As a freelance writer, you know that being a great writer is only half the battle. You also have to be able to write efficiently. If it takes you all day to write a 300 word blog post, you likely won’t be a very profitable freelancer. On the other hand, if you’re...
The freelancer hustle isn't easy. You're constantly writing, editing, spellchecking and proofreading. And when you're not doing the actual writing work, you're busy communicating with clients, finding new jobs, creating invoices, updating your portfolio and taking on...
The “experts” will tell you there are a lot of black and white rules in the world of freelance writing. Always have a contract. Never write for the content mills. Never write for “exposure.” On the surface, I agree. Setting your terms from the start of an engagement...
“I'm sorry, I just can’t make those rates work.” I couldn’t believe what I was hearing. There I was, offering a writer a steady ghost-blogging gig - only to have her turn it down because the rate I could pay was two cents less per word than her “standard” rates. Now,...
I have a confession to make: I’m a bit of a cheapskate.
It’s a leftover habit from college, where I squeaked by every day with just enough cash in my wallet for the bus home and a cheap meal. In fact, the first day they raised the bus fare, I had to bum change from one of my fellow passengers!
I’ve improved much since then, but old habits die hard. And it’s a good thing, because this habit was excellent preparation for the feast-or-famine life of a freelancer.
As a freelancer, you have to run a tight ship and be ruthless when handling expenses. Writers tend to have fewer than most, but that’s still not the same as none at all. Fortunately, there are loads of cloud services out there that let you run your freelance business without spending a cent on software. But these services are “free” in other ways, too!
I’m going to be honest with all of you – I suck at writing business plans.
In fact, despite operating four separate companies over the past seven years, I’ve only ever written a true, formal business plan as part of a Home Ec project in high school.
It’s not that I don’t think writers need to have business plans. Quite the contrary! Although it’s unlikely that most freelance writers will ever need to seek out bank loans or other types of financing (typically the impetus behind crafting traditional business plans), we do still need the structure of a plan to ensure that we’re meeting goals and growing our businesses in a sustainable, financially-savvy way.
So that said, here’s my “short cut,” DIY method for coming up with a viable business plan that doesn’t waste time on cheesy mission statements or unnecessary financial projections:
When I started freelancing, all I wanted to do was get paid right away and never thought of much else. Unfortunately, writing for content mills was probably the worst decision I’ve ever made. Yes, I didn’t get paid much, but that’s beside the point. Writing for content mills had an impact not only on me emotionally, but creatively too. I was setting myself up for failure in the long run!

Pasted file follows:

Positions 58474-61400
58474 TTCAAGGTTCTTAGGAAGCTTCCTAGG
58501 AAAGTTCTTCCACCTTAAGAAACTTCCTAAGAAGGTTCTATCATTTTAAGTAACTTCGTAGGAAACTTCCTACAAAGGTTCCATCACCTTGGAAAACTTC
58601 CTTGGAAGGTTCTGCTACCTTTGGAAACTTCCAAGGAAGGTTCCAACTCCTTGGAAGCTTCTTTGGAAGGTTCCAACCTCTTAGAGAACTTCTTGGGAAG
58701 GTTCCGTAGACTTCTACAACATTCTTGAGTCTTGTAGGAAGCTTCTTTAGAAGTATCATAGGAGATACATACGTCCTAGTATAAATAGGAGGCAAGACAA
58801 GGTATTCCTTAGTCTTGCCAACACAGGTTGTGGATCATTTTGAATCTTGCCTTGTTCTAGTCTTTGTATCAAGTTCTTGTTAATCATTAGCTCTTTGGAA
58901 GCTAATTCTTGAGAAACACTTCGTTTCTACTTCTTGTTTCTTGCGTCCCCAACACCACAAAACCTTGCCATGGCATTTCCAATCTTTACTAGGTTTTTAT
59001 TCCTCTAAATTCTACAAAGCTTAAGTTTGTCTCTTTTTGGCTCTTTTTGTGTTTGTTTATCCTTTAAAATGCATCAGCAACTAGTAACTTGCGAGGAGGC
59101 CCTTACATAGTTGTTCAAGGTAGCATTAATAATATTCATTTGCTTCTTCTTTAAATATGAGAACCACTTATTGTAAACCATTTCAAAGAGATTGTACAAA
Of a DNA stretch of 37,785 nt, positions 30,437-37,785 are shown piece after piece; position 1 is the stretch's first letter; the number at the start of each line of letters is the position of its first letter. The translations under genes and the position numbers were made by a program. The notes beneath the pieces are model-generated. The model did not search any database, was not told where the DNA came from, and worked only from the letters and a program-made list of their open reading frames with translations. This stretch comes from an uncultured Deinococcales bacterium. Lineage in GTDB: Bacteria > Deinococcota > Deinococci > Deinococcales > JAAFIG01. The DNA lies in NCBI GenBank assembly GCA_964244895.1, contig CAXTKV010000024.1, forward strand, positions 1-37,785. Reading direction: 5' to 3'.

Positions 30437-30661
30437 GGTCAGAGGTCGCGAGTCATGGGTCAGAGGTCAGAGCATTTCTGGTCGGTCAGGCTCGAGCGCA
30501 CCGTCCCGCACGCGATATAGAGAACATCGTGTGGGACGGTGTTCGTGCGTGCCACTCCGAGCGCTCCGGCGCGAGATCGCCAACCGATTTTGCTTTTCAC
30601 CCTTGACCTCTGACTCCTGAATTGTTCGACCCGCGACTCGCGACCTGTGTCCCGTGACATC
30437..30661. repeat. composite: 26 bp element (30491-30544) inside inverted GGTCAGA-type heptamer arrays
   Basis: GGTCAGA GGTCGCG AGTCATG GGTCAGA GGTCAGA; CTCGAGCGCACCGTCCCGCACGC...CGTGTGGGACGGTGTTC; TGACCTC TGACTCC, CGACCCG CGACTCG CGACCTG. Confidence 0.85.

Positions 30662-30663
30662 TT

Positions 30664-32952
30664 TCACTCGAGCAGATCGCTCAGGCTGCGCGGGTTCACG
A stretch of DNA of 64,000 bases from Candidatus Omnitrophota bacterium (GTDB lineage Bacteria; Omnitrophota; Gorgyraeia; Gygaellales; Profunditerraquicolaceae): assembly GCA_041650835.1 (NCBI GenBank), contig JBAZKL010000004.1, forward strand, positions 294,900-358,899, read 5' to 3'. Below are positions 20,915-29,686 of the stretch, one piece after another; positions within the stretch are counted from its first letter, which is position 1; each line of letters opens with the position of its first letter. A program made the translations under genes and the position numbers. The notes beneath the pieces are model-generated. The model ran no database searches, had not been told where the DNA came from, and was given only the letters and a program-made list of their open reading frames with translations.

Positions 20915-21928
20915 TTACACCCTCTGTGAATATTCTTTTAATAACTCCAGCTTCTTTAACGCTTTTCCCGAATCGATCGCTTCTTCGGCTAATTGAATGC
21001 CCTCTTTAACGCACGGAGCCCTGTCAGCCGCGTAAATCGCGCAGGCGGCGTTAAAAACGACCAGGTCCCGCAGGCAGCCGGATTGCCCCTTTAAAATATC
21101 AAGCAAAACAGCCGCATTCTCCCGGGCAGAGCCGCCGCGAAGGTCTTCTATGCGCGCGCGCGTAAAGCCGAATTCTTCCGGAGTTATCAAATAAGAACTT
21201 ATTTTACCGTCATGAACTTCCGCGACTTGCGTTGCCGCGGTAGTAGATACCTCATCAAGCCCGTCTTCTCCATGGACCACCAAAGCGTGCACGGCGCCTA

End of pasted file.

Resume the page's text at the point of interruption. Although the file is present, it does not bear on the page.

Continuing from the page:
I’m here to tell you how content mills hurt me so that it doesn’t happen to you.
There’s been a lot of uproar in the freelance community recently as a result of journalist Nate Thayer’s decision to publish an email conversation he had with one of the editors at the Atlantic Magazine. The whole thing is worth a read, but it basically resolves around Thayer’s (highly unnecessary, in my opinion) decision to attack the editor for requesting an “exposure only” article for the Magazine’s website.
(For the record, I think he made great points – I just think that he targeted the wrong person in his attack and aired his grievances in an inappropriate venue. More on that a little later…)
The result of this fervor has been an uptick in blog articles asking the question, “Can anybody make a living as a freelance writer anymore?”
I love writing for the web. Really. I mean, what’s not to love? It is fast, interactive, concise and fun. You usually need to use a friendly tone; and editors often encourage you to get personal, deriving from your own life to relate to your audience.
It’s not just the writing style that I love, though. Researching your market is easy, fast and usually free. An online publication’s previous issues are on the net for your familiarization. Oh, and you no longer need to deal with SASE, or wait for your mail to be delivered (though there are few web markets that don’t accept e-mail submissions.) And most web editors aren’t crazy about phone calls either. I don’t know about you, but I belong to the group of writers that cringe at the possibility of a phone pitch, or a query follow-up.
Not to mention, most online markets are more open to new writers. There is a “Show me what you’ve got” attitude rather than the “Let’s talk after your portfolio gets impressive” wall.
But of course, like most cool things, there’s a catch.
One of the trickiest things about leaving your job to become a full-time web content writer is figuring out how you’ll replace all those cushy fringe benefits you had (or, hopefully had) at your last day job. Health insurance is the obvious elephant in the room, but don’t forget about the other perks you enjoyed – specifically, life and disability insurance.
Depending on your financial situation, you might not need life insurance. If you have a small amount of savings, no debt and no dependents, a life insurance policy may be overkill – as your unexpected death wouldn’t leave a financial burden for your loved ones. (Sorry, there’s no way to be super cheerful when discussing insurance policies!)
Disability insurance, on the other hand, is more of a necessity than most people realize. According to the Social Security Administration, just over 1 in 4 of today’s 20-year-olds will become disabled before they retire.